Recertification

Certification under the DPF is valid for one year and participants must re-certify annually. A re-certification processing fee is payable and is calculated in accordance with the same schedule as the initial certification processing fee.

How Do I Know that My Organization Complies with the DPF Requirements?

Verification is an essential part of meeting the DPF requirements. It involves confirming that the organization’s privacy practices align with the DPF principles. Verification can be done through self-assessment or outside compliance reviews.

Self-Assessment

For self-assessment, organizations must ensure that their privacy notice (also known as a privacy policy) accurately reflects how they handle personal data received from the EU. They need to inform individuals about complaint handling procedures and available recourse options. It’s also important to train employees, conduct periodic compliance reviews, and maintain records. A signed statement confirming completion of the self-assessment is also required.

External Verification

Outside compliance reviews involve verifying that the privacy notice accurately and comprehensively represents the organization’s data practices and conforms to the DPF principles. It should also provide information to individuals about complaint mechanisms. A signed statement confirming the successful completion of the review is necessary.

Organizations must retain records of their DPF implementation and make them available upon request, especially during investigations or complaints. These records should be provided to the independent dispute resolution body or the relevant agency upon request. Organizations also need to promptly respond to inquiries from the U.S. Department of Commerce regarding DPF compliance.

What Is the Difference between Privacy Shield and the DPF?

The Privacy Shield is the predecessor to the DPF and had the same purpose: facilitating the transfer of personal data from the EU (and Switzerland) to certified organizations in the U.S. However, the Privacy Shield was invalidated in 2020 due to deficiencies in the U.S. legal framework concerning intelligence signals activities and redress for EU individuals. It is important to note that the invalidation was not due to shortcomings in the Privacy Shield obligations themselves. Following the Privacy Shield invalidation, the EU and the U.S. have collaborated in addressing these deficiencies and worked on a replacement framework. The DPF is now the current framework for transferring personal data from the EU to organizations in the U.S. The obligations for organizations under the Privacy Shield and the DPF are substantially the same.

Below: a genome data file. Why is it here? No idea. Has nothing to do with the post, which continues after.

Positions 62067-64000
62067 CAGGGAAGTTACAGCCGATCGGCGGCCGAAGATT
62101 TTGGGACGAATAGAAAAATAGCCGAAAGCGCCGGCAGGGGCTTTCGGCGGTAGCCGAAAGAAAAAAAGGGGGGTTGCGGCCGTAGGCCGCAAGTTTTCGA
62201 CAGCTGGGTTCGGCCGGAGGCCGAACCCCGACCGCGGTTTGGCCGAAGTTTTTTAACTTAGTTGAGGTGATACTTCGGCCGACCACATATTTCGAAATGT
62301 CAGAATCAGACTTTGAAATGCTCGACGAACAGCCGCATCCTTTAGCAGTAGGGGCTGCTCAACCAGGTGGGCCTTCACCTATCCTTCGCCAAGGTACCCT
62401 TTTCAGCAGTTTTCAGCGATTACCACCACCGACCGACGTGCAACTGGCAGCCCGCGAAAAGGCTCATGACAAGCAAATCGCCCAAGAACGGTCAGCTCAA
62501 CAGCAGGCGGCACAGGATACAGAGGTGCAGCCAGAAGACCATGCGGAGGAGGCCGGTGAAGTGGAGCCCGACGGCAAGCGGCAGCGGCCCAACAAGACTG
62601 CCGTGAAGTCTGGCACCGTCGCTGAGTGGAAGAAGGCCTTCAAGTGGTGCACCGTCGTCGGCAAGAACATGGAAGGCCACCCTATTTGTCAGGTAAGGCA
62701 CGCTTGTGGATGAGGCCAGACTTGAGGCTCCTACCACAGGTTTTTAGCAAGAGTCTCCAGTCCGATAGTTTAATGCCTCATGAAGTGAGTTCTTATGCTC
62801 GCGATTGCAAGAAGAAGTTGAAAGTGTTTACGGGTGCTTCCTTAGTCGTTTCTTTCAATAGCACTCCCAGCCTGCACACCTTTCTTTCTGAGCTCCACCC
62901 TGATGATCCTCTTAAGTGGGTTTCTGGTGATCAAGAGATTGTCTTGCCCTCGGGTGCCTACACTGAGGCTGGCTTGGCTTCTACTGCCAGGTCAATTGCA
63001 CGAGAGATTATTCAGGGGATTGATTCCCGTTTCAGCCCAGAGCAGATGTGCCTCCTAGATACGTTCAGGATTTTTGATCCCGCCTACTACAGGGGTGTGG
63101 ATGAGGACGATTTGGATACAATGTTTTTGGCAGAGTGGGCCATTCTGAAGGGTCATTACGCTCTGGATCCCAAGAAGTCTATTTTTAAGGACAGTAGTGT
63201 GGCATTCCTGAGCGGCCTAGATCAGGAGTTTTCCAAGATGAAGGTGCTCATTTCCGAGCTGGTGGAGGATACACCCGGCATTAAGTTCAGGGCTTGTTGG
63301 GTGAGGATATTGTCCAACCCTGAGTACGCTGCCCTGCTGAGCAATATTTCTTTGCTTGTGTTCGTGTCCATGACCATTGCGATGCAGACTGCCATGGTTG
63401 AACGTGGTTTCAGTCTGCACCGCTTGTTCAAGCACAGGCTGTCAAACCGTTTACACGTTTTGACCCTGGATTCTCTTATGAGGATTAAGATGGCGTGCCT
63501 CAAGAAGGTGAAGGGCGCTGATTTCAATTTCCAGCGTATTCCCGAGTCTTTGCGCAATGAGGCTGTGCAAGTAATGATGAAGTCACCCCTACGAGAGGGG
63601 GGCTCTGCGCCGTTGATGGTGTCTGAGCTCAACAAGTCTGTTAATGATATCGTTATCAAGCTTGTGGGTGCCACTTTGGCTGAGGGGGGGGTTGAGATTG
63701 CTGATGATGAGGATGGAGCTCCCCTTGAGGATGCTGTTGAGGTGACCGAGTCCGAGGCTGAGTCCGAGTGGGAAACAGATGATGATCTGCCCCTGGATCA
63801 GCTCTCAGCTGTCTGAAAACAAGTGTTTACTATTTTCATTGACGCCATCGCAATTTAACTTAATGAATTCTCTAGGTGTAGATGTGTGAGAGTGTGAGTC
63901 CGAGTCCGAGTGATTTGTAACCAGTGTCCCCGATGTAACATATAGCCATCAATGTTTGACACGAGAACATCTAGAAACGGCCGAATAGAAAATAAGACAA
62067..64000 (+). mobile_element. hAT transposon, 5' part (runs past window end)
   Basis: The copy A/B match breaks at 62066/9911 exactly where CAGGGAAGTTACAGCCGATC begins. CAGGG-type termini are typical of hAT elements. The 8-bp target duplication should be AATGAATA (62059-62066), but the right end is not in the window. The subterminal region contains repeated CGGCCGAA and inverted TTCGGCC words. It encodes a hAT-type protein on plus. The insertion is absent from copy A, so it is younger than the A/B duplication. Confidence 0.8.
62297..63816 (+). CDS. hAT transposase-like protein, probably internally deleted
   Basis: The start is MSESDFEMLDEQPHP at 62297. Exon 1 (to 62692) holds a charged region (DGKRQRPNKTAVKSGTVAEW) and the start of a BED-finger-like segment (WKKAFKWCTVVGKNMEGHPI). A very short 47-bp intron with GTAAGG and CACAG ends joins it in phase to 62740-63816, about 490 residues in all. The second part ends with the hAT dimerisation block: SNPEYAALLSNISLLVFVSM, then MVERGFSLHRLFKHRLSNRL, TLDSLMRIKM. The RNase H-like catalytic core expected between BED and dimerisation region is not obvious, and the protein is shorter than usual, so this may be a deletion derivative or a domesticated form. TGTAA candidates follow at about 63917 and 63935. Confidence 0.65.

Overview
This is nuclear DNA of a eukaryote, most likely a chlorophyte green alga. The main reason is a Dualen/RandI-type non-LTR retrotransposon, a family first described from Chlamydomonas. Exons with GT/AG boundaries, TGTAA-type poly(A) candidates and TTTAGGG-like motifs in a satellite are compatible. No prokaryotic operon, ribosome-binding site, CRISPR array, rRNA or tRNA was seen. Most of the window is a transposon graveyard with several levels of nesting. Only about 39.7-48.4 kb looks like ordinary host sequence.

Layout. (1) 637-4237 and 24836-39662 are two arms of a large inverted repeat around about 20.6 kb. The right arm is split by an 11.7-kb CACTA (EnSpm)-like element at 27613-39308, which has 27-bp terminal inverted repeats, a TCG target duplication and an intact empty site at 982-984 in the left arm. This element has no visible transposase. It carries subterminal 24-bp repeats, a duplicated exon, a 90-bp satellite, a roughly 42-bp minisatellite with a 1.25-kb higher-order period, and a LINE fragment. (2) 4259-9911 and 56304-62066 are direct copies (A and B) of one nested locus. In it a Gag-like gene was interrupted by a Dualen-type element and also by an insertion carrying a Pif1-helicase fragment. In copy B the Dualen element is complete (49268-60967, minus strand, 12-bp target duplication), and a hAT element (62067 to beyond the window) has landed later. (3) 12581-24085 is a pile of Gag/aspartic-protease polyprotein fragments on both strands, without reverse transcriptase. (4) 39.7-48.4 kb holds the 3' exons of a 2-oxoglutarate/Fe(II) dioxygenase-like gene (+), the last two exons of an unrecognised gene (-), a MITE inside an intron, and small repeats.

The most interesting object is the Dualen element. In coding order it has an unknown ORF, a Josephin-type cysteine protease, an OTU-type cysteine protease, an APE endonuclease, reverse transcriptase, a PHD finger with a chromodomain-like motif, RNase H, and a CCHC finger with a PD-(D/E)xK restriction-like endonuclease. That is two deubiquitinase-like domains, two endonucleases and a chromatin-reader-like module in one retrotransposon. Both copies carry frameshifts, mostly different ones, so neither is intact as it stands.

Does DPF Certification Mean my Business is Compliant under the GDPR?

No. DPF certification merely serves as assurance that your business meets the GDPR’s requirements in order for an organization in the EU to transfer personal data to you. The certification does not mean that your business complies with the GDPR’s requirements generally. The importance of GDPR compliance cannot be overstated, however, and organizations can greatly benefit from the assistance of service providers such as VeraSafe, who specialize in providing comprehensive compliance services.

Who Needs to Certify under the DPF?

Certification under the DPF is voluntary and not a requirement under U.S. law. However, obtaining a DPF certification can be highly advantageous. It is the easiest method to transfer personal data from GDPR-regulated customers and EEA entities to U.S. entities. By contrast, Standard Contractual Clauses (SCCs) need to be put in place specifically between the parties and typically involve negotiations, while personal data can be transferred seamlessly based on the EU Commission’s adequacy decision for the DPF.

By achieving DPF certification, your organization can provide a seamless and secure data transfer process, instilling confidence in your EEA customers. This is particularly valuable for U.S. based SaaS companies that provide services to clients in the EU.  This certification serves as a powerful selling point and enables such U.S. organizations to confidently close deals with their EU clients.

VeraSafe encourages all U.S. organizations that receive personal data from Europe to consider the benefits of being certified to the DPF. Get certified with VeraSafe’s trusted DPF services. Learn how our team can streamline your data transfers while ensuring compliance and building trust.  

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    Or the European Economic Area, which includes the 27 EU countries, plus Liechtenstein, Iceland, and Norway.

Contact VeraSafe to discuss your data security management and privacy program today.